I recently received an announcement for what may be an
interesting design conference, except it roused my suspicion with
the claim: “A celebration of multidisciplinary design innovation
starring 22 of the world's most remarkable design visionaries who
are changing the way we see the world.” I bristle when I hear words
like “visionary.” Who ordained them as Design Visionaries? Is this
one of those hyperbolic claims like when the TV weatherman, Dr.
Forecaster, boasts a bogus PhD in meteorology?
Retro-future illustration from Russian magazine Teknika
Let's ask ourselves: What is a Design Visionary? Where does one
fit on the design hierarchy? Is it below Design Genius and above
Design Thinker? Where is it situated in relation to your
run-of-the-mill Designer? Is a Design Visionary a few steps above?
And how do you become one? Is there a qualifying exam similar to
the Eagle Scouts? Can you be voted into the “DV” club? Can you
aspire to be a Design Visionary? Or must you be born to the role?
Is there a statute of limitations? Can you be a DV your entire
life—even if nothing visionary comes to pass? Or is there a
periodic Design Visionary evaluation?
I'm pretty sure that none of the individuals honored with the
Design Visionary honorific call themselves Design Visionaries (or
do they?). It is usually the organizer or master of ceremonies that
makes such claims. But just in case one is looking for Design
Visionary status (and wants to put the initials DV on their
business card), below is a handy little checklist to become a bona
Make at least one design breakthrough every two years (that's
not too much to ask). Breakthroughs might include, on a sliding
scale, everything from developing a new typographic language for
the post-digital future to a sustainable alternative to Post-its to
a theory on how to monetize creativity.
Write a design manifesto with enough bullet points so that
design teachers can assign a different poster to at least ten
undergraduates at a time that typographically and pictorially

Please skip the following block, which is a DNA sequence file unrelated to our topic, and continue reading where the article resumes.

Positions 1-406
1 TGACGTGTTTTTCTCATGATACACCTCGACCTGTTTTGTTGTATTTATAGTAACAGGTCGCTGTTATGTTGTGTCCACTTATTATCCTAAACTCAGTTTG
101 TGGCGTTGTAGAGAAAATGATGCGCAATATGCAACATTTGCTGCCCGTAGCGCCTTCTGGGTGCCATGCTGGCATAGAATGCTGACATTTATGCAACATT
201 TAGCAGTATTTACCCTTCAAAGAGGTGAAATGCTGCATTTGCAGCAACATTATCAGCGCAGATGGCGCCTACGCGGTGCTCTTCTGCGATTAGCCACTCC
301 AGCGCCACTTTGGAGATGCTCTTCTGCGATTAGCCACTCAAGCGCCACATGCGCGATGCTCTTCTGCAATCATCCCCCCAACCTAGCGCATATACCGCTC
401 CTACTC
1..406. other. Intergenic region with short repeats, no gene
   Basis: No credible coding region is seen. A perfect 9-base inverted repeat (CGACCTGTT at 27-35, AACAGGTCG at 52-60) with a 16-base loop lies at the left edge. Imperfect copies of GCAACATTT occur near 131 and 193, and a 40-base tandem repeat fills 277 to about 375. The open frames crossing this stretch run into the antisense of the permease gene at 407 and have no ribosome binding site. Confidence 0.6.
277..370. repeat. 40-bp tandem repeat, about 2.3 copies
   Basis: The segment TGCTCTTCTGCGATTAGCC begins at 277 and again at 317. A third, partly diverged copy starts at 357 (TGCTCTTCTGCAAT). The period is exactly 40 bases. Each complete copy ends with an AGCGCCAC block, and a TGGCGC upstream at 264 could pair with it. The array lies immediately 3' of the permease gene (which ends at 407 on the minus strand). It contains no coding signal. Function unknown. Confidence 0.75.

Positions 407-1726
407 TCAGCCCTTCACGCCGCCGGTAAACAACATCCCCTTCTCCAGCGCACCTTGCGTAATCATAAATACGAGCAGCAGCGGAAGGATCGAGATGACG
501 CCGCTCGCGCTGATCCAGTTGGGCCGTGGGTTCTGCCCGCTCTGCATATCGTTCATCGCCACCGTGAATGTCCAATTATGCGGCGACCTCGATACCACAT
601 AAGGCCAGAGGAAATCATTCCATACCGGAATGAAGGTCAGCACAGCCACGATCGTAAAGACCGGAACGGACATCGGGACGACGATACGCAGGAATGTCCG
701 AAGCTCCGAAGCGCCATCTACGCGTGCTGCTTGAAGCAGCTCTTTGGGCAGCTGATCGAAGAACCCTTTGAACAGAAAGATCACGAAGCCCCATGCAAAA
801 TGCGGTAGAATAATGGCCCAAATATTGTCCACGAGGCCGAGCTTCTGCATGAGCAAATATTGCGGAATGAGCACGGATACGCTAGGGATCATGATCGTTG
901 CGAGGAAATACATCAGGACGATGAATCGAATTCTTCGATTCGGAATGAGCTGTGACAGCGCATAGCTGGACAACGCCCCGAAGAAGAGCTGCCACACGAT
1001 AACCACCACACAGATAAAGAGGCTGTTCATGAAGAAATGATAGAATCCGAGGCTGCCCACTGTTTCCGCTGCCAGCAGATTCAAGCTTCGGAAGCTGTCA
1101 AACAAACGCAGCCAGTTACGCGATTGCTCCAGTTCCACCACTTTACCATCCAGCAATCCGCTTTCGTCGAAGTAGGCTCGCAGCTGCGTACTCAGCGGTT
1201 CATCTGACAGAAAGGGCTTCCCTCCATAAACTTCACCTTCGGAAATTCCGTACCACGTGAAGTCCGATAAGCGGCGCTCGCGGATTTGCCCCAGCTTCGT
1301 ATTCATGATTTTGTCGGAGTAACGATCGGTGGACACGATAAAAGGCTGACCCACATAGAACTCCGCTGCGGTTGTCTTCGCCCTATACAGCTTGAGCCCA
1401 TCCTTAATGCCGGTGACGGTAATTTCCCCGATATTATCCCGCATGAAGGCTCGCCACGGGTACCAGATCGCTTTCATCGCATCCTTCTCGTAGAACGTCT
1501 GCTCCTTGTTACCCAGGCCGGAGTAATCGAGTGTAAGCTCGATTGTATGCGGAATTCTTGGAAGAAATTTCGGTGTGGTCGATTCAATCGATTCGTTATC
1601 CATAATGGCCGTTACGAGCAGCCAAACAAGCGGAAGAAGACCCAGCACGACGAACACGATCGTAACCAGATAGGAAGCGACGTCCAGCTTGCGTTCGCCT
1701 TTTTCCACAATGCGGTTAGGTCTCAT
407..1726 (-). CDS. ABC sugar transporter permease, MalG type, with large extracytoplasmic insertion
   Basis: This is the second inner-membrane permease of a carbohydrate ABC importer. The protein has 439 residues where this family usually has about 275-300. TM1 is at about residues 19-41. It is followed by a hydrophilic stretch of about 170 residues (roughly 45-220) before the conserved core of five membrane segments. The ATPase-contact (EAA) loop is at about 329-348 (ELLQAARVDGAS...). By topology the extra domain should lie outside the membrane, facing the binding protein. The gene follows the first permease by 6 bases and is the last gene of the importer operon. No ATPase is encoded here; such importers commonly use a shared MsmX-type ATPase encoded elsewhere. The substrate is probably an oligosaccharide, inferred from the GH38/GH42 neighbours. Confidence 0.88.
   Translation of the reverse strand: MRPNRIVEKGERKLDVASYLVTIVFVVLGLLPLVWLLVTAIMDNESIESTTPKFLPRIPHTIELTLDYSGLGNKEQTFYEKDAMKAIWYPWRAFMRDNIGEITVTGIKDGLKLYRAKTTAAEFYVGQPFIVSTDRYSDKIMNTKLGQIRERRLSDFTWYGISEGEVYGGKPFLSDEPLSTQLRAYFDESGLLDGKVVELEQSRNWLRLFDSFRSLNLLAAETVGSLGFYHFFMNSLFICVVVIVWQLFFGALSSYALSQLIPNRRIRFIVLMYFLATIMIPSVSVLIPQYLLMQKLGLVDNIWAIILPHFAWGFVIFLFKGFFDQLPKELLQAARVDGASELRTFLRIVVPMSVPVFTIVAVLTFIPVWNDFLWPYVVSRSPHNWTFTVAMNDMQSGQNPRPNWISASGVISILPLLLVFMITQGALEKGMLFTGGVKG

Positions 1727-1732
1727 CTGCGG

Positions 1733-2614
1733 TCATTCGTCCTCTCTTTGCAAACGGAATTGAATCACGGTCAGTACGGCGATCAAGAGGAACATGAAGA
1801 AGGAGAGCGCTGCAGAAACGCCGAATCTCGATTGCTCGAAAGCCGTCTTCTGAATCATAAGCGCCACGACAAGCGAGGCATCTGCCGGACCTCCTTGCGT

illustrate each point.
Answer the “what is the future of design?” question without
referencing a new computer operating system, program or app.
Design at least one novel product that enables designers to
design better design that will make the world a better place—iPad
apps are acceptable.
Never use in a lecture, essay or conversation about design the
terms “design innovation” and “bandwidth” (in any context, even a
Get invited to a conference, congress or gathering that is not
organized by design organizations. The Economic Summit at Davos is
acceptable, but a little old hat. A real visionary should be
invited by an emerging nation or NGO that caters to emerging
Mentor not one but three future visionaries, who must, during
the course of being mentored, make a minor breakthrough that will
be recognized by the design and mainstream press.
Publish at least one book (not self-published through Blurb or
Lulu) that condenses all your beliefs and wisdom into a collection
of visual aphorisms that are at once witty and profound, and use
neutral typefaces to avoid being identified with any style that
could be deemed trendy.
Turn down all offers to speak at conferences, congresses or
gatherings (other than the one noted above) unless your payment is
referred to as a “fee” and not “honorarium,” signifying you are
receiving a significant rate.
State categorically that you no longer make things, because
making things is no longer innovative, and designers make too many
things anyway. Then six months later end your moratorium by
declaring that making things is “what designers do.”
Do not associate with other design visionaries (even if they are
old friends), lest you be considered part of a clique. A design
visionary must be independent and above the fray.
Take a year or two off from being a visionary, and give others a
chance. You can always return—it's like riding a bicycle.
When a great idea gets copied ad infinitum, can it
ever be effective again? Heller takes aim at bulleted,
Sagmeister-inspired life lessons.
Section: Inspiration -
critique, advice, Voice
Is it human nature to overlook the shortcomings of the exceptionally talented? Caplan considers removing his rose-colored glasses.
Section: Inspiration -
On your mark, get set, get famous! Kropp looks at the pressure on young designers to become overnight sensations.
Inspiration can be found everywhere in Baltimore, whether out in the open or lurking around the corner, but it can be easy to miss if you’re not looking. The centrally located Station North Arts District is an effervescent area that’s constantly evolving with the ebbs and flows of MICA’s art students, community creatives, and local business owners.
Design for good is an important movement in the global design community, but what exactly does it mean and how can you become a part of it? How can you make an impact and still make a living? We are starting the conversation here in Seattle and want to
invite you to become a part of it.
Section: Events and Competitions
IZZE You’ll Love What’s Inside Campaign
RT @boxbrown: I was interviewed by @AIGAdesign along with @joebkessler and @AnnieKoyama about comics small press https://t.co/RlP2xZmq4o
An hour ago
How to launch a #comics empire? Ask @AnnieKoyama @boxbrown @joebkessler: https://t.co/ctHDRDT1dJ ?? on Design https://t.co/lPMA7TQD46
1 hours ago
Thx for the #AIGAdesignconf shout-out, @graphicscom! (+ the amazing archival pic): https://t.co/xMSIR97poX https://t.co/U6DiitNRJC
BMORE Inspired at Station North Arts District
July 26, 2016
Two AIGA Innovate Awards Granted to AIGA Baltimore
July 22, 2016